“She was literally ungovernable. We all knew she was sleeping with the boss but being made to feel it just made the environment unworkable. It was just too toxic,” said an ex-employee who spoke on condition of anonymity.
There are several instances where Khumalo exhibited unprofessional conduct and Mbingo did not reprimand her, at least according to five former employees we spoke to. One such instance is when she dressed down ex bank employee, Nomcebo Maphalala, in front of other staff members and Mbingo was told to intervene and he looked the other way.
The Bridge understands that so untenable was the situation at FNB that Maphalala eventually resigned. It added fuel to the fire that she had been overlooked for the position in the forex unit department, a position subsequently occupied by Zaziwe Sibiya. Maphalala had been promised this job but lost it to Sibiya who was recruited from the Central Bank.
Frustrated, Maphalala resigned and started her own consultancy. Her frustrations with the bank mirror those of Lando Dlamini, who left the bank within four months of being recruited on her return from the University of Sussex in London. Dlamini had just completed her Master’s in Business Administration and joined the bank as Marketing Manager only to leave for MTN Eswatini within four months.
She is now Brand, Communications and Sponsorship Manager at MTN. Four months was enough, she called it quits and returned to MTN where she had previously worked. Promises made had not been met and she would tell those who cared to listen that the work culture at FNB was too toxic for her. Others followed too, Nontokozo Davidson left to be Head of Resource Management at the World Food Programme.
But Mbingo’s philandering activities at the bank were to turn an already toxic work environment to hell soon as he had his eyes on Zethu Dlamini, the bank's Chief Marketing Officer. Dlamini joined FNB from Swazi TV and immediately attracted the attention of Mbingo. At the time Mbingo was also dating Khumalo in the same company.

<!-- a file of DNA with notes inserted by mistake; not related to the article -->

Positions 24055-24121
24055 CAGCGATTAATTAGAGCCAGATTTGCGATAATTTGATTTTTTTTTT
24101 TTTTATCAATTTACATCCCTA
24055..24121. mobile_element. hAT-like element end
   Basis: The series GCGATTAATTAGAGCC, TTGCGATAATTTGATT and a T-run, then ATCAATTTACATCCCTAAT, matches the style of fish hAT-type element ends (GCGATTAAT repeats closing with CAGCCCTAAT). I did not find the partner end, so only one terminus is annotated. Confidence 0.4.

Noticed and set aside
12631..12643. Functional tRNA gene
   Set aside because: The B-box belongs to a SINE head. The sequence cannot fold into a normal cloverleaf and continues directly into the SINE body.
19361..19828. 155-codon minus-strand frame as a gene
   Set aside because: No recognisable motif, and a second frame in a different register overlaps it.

The scene was set for a bitter love triangle that polarised the bank and created a hostile work environment. But this came at a time when Mbingo was shifting out and restructuring some positions to sideline some of the questioning employees. Most eventually left while others were removed from their positions to favour 'young people'. In the public eye, the bank was privileging young people and the PR looked good.
Meanwhile, Khumalo made Zethu’s life a living hell especially as the new favourite. Mbingo didn't take long to take sides and complained to FNB South Africa that the human resource department was underperforming. Mediation was tried in South Africa but it didn't help much.
The relationship between Khumalo and Mbingo had reached an all-time low so much so that by the time the Swaziland Unions of Financial Institutions and Allied Workers (SUFIAW) entered the fray to represent Khumalo in a disciplinary hearing they were told point blank that the fight between the CEO and Khumalo was down to a romantic fall out.
The mediation didn’t leave Khumalo in any better position, she was shipped out of the company with a good payout. She relocated to South Africa and closed the eSwatini chapter probably with a #MenAreTrash pillow somewhere in her bedroom. Gugu, on the other hand, eventually left FNB to join Eswatini Electricity Company and became Noncendo Mamba’s Personal Assistant.
Protected and buoyed by the relationship she had with the CEO, Zethu was to show her junior staff like Communications specialists Sibusile Sigwane and Marketing Manager Buyile Nxumalo who the boss was. The environment was utterly toxic to a point that the two eventually resigned. But Mbingo had still not seen how unethical his relationships at work were.
The Bridge spoke to several employees and ex employees of the bank and it was clear that many had cried themselves to sleep, wondering if anyone would ever hold a powerful man like Mbingo accountable. Mbingo and Gugu were given a chance to comment on this story and they chose not to. Mbingo sent the bank's Communications Manager Ntobeko Dlamini to tell The Bridge that they do not respond to 'rumours and malicious gossip'. Gugu simply didn't respond to questions from this publication. Linda is in South Africa and we couldn't trace her.
When Rudyard Kipling wrote his famous poem 'If' so many moons ago he meant it as advice to a boy on how to be a man. He is defining what it means to be a real man, someone who doesn't blame others for mistakes, listens to both sides of an issue, takes risks and accepts losses.
The only part Kupling missed in his poem is to warn people like Mbingo that 'if you can keep your zippers closed then you would be a man my son' . This is the kind of advice Mbingo needs.